Does the idea of living on a budget scare you? Do you get images of eating beans out of a can, or wearing a lot of jumpers to stay warm?
Living on a budget doesn’t mean coming from lack. It’s a way of setting up a framework so you can live from abundance with confidence.
First you need to understand your fixed expenses (mortgage or rent, auto insurance, etc.), and then your income. What’s left is where you get creative.
Some people “pay” themselves first and build up a savings account this way. The way that works is to take a set amount, no matter how large or small, and put it into a savings account. Whatever is left goes towards your variable expenses like groceries.
The Basics of Budgeting
It can get overwhelming thinking about where your money goes.
Just take a deep breath. You can use a pen and pad of paper to jot down the numbers. Or you can use a spreadsheet.
Google Docs has a spreadsheet that’s free to use. I use it for keeping track of pantry items so I don’t double buy what I forgot I had. And you can access it just about anywhere.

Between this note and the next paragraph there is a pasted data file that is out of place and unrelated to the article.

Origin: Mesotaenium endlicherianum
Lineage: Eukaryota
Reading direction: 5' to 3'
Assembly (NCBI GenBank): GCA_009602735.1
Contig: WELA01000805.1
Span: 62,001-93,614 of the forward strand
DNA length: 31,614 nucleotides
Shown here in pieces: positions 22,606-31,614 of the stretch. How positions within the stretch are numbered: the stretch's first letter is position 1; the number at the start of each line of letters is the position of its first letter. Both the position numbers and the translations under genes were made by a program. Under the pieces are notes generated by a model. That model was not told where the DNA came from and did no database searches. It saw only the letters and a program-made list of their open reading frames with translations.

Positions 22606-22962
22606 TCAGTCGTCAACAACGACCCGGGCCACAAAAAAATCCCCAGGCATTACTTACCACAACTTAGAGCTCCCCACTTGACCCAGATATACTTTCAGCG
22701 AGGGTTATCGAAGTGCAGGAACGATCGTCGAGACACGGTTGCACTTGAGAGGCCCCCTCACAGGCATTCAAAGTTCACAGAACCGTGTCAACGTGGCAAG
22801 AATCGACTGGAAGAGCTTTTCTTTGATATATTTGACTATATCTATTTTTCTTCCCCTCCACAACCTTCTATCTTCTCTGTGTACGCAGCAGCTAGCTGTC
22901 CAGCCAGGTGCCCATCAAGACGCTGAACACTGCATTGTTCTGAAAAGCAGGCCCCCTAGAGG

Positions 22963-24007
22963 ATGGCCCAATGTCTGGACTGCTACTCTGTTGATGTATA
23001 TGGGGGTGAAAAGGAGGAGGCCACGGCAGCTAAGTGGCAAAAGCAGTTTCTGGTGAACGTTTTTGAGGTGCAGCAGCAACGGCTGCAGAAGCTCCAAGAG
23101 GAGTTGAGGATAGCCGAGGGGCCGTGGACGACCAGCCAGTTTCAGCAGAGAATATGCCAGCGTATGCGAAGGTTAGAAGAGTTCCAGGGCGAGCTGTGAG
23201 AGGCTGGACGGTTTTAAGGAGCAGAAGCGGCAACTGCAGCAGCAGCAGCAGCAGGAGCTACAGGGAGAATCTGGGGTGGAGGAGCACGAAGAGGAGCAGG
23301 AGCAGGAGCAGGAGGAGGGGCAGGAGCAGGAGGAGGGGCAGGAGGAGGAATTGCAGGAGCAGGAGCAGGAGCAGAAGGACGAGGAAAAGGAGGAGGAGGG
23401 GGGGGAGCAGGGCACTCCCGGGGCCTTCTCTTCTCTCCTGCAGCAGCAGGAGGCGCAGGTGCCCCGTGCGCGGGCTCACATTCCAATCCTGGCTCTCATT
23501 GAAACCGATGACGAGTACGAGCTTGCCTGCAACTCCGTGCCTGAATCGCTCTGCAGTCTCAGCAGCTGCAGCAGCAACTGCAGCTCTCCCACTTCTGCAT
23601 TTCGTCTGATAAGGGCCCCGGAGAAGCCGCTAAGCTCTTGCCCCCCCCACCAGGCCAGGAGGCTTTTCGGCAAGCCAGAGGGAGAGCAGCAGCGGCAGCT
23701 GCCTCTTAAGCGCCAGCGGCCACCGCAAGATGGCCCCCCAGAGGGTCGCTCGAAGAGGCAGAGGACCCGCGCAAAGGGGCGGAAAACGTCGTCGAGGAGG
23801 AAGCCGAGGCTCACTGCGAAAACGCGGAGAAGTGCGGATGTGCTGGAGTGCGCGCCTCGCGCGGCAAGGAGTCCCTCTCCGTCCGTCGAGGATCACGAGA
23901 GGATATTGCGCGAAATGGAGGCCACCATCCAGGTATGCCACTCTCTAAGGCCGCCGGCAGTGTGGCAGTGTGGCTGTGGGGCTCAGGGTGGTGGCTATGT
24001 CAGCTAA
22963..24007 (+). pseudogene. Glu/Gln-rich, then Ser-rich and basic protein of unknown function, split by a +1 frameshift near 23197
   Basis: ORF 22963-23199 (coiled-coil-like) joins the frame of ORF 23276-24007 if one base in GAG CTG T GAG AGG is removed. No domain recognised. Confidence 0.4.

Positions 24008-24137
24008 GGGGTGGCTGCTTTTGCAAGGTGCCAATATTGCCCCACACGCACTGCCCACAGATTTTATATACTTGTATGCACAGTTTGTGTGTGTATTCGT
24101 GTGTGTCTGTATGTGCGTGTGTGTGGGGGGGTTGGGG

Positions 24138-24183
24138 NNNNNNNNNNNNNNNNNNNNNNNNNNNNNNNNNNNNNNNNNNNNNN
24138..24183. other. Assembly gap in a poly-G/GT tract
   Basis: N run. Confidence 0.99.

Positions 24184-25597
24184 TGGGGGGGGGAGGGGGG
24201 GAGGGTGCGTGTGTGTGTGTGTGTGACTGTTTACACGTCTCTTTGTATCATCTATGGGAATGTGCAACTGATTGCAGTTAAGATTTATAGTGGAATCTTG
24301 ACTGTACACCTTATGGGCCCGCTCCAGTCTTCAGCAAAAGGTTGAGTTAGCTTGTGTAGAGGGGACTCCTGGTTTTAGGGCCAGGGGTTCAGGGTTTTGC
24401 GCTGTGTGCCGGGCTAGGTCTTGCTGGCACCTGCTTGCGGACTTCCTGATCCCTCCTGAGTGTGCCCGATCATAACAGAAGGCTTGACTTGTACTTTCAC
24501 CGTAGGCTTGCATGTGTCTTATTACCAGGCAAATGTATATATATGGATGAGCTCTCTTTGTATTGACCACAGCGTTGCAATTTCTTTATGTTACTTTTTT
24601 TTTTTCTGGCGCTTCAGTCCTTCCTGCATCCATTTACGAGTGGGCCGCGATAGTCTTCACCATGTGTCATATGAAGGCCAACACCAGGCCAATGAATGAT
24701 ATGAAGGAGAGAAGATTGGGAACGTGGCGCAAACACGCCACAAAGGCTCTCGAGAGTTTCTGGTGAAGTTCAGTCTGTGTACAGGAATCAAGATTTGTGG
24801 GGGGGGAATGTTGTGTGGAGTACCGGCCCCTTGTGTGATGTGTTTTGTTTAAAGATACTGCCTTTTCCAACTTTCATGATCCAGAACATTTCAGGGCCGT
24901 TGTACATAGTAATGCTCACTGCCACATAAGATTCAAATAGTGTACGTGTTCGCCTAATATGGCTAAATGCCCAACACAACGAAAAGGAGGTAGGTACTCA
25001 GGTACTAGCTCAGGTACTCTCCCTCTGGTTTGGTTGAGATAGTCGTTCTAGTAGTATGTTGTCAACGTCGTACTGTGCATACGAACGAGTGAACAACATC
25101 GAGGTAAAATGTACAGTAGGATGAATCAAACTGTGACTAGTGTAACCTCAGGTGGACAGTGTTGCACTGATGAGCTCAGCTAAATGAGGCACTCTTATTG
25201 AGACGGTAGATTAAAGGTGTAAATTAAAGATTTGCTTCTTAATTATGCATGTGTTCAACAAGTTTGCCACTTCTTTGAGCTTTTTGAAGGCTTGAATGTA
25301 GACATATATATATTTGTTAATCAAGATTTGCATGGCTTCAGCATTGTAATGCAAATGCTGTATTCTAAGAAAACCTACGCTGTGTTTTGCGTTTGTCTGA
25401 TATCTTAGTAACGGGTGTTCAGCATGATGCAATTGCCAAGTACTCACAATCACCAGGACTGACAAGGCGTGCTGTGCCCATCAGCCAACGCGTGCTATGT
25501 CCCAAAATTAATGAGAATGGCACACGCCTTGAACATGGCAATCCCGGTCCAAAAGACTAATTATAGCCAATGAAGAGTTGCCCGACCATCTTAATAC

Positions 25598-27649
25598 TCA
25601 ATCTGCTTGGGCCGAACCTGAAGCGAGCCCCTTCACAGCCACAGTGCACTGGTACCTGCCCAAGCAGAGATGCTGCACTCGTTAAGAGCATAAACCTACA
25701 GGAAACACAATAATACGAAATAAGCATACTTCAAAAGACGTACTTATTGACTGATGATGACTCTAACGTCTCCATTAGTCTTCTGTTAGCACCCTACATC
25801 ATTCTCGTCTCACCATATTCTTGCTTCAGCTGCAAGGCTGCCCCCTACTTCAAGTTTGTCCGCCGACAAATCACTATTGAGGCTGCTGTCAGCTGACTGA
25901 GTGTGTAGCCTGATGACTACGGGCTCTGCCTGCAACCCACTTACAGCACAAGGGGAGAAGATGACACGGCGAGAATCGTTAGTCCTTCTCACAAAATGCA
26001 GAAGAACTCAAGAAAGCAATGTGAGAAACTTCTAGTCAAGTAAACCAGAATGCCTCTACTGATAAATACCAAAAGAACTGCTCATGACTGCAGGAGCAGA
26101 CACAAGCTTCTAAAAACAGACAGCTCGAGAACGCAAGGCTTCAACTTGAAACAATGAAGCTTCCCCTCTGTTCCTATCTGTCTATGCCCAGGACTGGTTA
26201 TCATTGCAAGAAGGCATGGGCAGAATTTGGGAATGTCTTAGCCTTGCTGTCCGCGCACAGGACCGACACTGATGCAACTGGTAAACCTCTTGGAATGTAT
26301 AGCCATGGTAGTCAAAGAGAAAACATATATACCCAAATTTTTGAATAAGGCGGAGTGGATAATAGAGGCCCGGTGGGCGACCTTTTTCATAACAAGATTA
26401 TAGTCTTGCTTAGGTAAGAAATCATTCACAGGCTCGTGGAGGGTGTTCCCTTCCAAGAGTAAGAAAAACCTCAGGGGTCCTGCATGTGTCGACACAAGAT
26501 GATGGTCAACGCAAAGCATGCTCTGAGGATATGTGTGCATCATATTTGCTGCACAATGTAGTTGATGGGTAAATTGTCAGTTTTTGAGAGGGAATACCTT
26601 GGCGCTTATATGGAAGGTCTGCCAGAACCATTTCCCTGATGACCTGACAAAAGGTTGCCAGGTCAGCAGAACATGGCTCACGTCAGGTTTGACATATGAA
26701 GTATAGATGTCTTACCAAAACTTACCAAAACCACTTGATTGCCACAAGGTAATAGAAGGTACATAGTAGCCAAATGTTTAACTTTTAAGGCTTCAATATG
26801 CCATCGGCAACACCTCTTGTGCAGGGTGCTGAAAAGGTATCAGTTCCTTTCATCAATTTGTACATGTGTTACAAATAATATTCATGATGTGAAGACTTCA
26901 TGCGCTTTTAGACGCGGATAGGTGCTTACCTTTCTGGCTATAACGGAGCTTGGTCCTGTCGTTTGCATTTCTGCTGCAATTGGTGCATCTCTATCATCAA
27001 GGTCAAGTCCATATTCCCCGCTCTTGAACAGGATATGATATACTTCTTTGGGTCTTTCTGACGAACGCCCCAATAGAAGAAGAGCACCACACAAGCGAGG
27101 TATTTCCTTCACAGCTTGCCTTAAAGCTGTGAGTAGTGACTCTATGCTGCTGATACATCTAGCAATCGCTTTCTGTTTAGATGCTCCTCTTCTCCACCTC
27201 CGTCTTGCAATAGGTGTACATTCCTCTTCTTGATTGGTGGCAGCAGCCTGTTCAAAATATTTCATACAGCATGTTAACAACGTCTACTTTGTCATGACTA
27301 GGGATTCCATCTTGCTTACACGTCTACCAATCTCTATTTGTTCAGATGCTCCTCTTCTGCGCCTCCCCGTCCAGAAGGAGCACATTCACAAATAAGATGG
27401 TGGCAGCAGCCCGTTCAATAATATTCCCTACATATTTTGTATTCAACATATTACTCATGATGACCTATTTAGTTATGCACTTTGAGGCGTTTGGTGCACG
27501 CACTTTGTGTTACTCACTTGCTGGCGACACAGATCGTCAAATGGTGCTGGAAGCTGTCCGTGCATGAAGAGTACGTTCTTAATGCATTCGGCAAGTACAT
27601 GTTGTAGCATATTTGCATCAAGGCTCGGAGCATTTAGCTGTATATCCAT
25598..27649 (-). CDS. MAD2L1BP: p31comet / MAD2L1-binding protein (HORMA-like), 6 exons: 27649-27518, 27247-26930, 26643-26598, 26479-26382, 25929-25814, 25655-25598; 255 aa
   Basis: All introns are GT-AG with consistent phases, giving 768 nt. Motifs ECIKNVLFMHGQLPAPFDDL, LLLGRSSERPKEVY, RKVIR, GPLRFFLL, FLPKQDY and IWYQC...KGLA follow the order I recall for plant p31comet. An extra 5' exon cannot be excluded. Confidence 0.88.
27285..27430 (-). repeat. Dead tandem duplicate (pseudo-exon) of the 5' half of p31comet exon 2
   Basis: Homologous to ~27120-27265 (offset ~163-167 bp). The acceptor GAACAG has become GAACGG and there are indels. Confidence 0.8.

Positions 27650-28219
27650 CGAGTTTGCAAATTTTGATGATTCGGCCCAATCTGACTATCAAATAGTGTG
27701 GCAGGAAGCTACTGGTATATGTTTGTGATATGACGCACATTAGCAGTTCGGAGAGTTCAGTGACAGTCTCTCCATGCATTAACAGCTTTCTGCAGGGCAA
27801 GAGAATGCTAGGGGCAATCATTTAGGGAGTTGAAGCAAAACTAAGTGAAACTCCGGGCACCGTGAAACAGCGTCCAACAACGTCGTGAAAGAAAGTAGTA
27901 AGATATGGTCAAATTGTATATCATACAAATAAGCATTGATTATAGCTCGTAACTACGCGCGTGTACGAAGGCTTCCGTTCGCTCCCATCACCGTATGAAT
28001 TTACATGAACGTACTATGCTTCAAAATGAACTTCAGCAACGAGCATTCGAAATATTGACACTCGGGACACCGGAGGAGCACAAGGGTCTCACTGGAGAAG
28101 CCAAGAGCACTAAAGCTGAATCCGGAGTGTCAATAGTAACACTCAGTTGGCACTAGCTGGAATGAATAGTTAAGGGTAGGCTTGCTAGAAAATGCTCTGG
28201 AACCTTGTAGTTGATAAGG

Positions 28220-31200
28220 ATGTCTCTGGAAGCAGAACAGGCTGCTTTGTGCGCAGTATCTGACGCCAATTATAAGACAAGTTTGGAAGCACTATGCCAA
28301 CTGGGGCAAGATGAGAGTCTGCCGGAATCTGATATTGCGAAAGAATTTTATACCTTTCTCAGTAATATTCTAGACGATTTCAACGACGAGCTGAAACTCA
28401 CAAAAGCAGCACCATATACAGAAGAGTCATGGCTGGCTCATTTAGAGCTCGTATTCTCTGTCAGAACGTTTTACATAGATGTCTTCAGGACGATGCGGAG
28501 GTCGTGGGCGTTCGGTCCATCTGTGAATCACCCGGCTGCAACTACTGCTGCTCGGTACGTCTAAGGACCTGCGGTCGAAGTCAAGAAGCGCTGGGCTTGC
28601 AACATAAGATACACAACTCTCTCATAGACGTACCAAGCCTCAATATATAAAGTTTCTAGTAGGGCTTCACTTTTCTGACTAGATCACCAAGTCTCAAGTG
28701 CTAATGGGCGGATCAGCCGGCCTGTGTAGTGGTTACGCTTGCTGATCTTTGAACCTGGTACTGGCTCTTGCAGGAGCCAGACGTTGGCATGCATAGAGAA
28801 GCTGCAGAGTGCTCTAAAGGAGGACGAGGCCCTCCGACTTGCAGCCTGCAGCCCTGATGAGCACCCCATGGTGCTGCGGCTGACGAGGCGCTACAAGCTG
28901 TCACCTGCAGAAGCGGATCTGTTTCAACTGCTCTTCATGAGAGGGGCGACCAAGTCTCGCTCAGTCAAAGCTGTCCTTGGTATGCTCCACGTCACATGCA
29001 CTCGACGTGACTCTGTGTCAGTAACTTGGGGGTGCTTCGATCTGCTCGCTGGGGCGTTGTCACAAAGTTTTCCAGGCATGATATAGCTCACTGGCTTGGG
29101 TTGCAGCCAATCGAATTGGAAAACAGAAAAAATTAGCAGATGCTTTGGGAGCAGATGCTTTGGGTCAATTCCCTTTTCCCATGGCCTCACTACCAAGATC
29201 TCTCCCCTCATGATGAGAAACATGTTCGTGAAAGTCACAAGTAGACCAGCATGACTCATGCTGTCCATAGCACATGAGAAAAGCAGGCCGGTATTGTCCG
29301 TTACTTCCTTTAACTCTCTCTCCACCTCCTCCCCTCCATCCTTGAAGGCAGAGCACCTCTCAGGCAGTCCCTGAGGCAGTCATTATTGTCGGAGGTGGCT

There are a few websites that can help you set up your budget as well. I think it can be very useful, and I’ll go into more details in tracking expenses.
I just want you to start as soon as possible and not worry about choosing the “right” or “wrong” method.
Where are you now with your money?
This may be uncomfortable. But as with all areas which you want to improve, you have to be honest about where you are before you can make changes.
If you want to run a 5k, you need to figure out how far you can run today. Then you can create a training plan to build up your strength and endurance.
Spend some time identifying your fixed expenses, and the variable ones. You can get some information from your credit card statements to see about what you spend on groceries and petrol in a month.
Also, spend some time identifying your assets. There are liquid assets like any checking or savings accounts that you can withdraw money from quickly.
Where do you want to go financially?
If your goal is to pay off your credit card debt or an auto loan, and build up your savings to $50,000, then you know where you want to go.
Sometimes we haven’t really thought about it and just want to be “better” financially.